I spend probably too much time following a number of issues in the news with which I have been involved as an activist over the years: the fate of the Vermont Yankee nuclear power plant, campaign finance reform, health care reform, the war in Iraq, corporate governance, fishing conditions on the Chesapeake Bay (!), and others. Google News Alerts is both a blessing and a curse in this regard, for my inbox is daily deluged with links to news articles that I usually cannot resist reading. As everyone reading this must know, most on-line news organizations now offer opportunities to comment on the story at hand, and lots of people avail themselves of this opportunity. This interactive on-line feature provides the potential for a wonderful public forum, where alternative perspectives and opinions might be aired and explored. But all too often these venues are dominated by polarized spitting matches between people who sound like they have listened to too much Rush Limbaugh or watched too much Keith Olbermann.
I find this trend to be very disturbing: it seems dehumanizing at its core when the rhetoric descends into insults, name-calling, stereotyping, and vitriol. Not that I haven’t laughed from time to time at some of the more outrageous tirades, like Al Franken’s book a few years ago, “Rush Limbaugh is a Big Fat Idiot.” But what we see in today’s talk radio hosts and TV commentators—mostly on the right—is not an attempt at humor, but hate speech, pure and simple. Embarrassed leaders like Republican Party Chair Michael Steele may try to make light of it by calling such demagogues “entertainers,” but the demagogues themselves take it a great deal more seriously, as demonstrated by Rush Limbaugh last week rejecting that demeaning title (entertainer) and quickly forcing an apology from Steele. Rush, evidently, relishes the de facto role as party leader that Rahm Emanuel has so cynically (or cleverly) thrust upon him.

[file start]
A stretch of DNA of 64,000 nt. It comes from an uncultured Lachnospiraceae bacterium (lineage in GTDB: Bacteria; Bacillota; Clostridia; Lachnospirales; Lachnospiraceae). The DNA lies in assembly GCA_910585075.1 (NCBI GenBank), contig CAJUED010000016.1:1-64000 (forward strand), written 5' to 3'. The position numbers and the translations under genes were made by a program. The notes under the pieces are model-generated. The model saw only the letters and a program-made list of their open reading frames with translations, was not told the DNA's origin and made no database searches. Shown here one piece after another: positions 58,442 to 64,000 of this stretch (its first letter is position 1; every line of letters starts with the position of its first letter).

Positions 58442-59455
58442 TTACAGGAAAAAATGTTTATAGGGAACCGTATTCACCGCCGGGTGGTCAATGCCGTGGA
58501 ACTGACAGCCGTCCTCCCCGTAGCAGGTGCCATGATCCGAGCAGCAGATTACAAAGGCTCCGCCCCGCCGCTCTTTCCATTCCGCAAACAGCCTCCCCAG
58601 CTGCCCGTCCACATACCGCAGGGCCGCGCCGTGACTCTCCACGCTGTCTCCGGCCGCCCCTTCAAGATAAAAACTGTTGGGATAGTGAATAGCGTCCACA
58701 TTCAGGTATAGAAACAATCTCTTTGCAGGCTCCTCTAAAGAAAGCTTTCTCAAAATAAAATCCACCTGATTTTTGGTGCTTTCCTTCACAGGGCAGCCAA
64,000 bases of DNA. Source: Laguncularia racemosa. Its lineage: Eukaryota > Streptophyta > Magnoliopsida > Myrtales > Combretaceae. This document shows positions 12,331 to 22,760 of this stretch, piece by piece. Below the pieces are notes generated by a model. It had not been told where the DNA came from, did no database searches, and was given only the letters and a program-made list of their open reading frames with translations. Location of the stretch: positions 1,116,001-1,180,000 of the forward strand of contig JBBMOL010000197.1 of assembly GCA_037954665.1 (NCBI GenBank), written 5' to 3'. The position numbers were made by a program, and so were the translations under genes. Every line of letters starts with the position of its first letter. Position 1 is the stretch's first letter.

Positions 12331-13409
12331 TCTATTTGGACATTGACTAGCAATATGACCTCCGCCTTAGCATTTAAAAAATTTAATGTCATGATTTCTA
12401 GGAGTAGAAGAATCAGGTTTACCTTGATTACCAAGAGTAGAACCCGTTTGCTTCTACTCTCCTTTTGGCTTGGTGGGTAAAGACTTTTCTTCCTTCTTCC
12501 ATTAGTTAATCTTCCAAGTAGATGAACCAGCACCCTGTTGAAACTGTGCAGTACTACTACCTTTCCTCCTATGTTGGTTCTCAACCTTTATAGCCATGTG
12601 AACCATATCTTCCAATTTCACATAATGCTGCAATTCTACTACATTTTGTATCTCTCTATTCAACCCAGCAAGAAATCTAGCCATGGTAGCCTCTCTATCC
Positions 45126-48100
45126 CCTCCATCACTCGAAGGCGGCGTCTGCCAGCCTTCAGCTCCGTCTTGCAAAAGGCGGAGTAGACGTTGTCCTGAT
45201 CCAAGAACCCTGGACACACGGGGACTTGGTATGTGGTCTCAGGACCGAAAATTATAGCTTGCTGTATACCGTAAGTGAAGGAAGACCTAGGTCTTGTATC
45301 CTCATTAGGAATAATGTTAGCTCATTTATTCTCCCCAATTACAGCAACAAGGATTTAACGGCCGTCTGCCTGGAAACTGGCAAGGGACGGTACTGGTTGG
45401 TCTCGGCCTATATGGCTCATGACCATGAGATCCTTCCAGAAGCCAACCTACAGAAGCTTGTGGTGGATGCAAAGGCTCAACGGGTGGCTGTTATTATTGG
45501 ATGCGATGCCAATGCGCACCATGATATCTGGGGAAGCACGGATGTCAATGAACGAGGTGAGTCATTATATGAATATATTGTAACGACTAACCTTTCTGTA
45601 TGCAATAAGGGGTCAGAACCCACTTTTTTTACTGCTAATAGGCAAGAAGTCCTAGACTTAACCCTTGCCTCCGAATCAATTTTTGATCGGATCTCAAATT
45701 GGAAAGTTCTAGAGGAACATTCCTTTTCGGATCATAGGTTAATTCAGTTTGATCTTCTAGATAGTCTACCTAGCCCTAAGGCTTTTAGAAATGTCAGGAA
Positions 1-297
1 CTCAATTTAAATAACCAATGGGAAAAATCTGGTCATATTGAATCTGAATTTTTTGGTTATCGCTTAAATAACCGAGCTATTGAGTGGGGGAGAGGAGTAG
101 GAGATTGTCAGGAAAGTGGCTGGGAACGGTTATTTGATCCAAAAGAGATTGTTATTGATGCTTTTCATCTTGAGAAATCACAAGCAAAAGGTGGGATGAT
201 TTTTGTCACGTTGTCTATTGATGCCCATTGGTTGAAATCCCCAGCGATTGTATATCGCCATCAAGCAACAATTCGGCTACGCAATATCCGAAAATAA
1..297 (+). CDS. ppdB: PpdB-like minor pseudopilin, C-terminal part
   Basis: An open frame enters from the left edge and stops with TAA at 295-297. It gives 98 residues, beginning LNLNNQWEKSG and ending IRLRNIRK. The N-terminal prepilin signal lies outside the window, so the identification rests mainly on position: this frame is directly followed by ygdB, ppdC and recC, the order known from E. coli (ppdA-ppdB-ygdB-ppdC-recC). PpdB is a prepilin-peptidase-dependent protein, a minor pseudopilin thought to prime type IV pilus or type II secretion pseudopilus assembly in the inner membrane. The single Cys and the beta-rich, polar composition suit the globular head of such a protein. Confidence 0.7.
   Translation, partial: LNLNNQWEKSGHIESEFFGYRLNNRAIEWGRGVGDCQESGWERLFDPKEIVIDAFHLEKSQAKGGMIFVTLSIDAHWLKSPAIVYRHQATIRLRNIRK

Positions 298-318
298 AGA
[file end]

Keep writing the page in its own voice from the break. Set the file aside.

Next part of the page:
Political gamesmanship aside, however, what is truly disturbing here is that millions of people are apparently taking license from their political opinion leaders to indulge in the same kind of disrespect and hate-mongering in their own forays into the public square. With Rush Limbaugh and scores of other talk show hosts legitimizing a sub-basement standard of “political dialogue” for more than 20 million listeners, it shouldn’t be too surprising, perhaps, that unreasoned contempt and overt bigotry have become increasingly common in on-line forums. But it is disturbing, nonetheless—especially when people on the other side of the issue at hand fall into the same obnoxious behavior. Is this healthy? Is it, perhaps, a harmless way for people to vent their extreme frustrations in a failing economy and a world where “moral certainty” increasingly leads to devastating outcomes? Actually, I think it is unhealthy, like a cancer in our social fabric. I try to dispassionately call it out when I see it and to set an example of evenhanded calm in debate (though I fail at this from time to time), but I don’t really have a clue how to stop it. Wasn’t this one of those things we were supposed to learn in Kindergarten?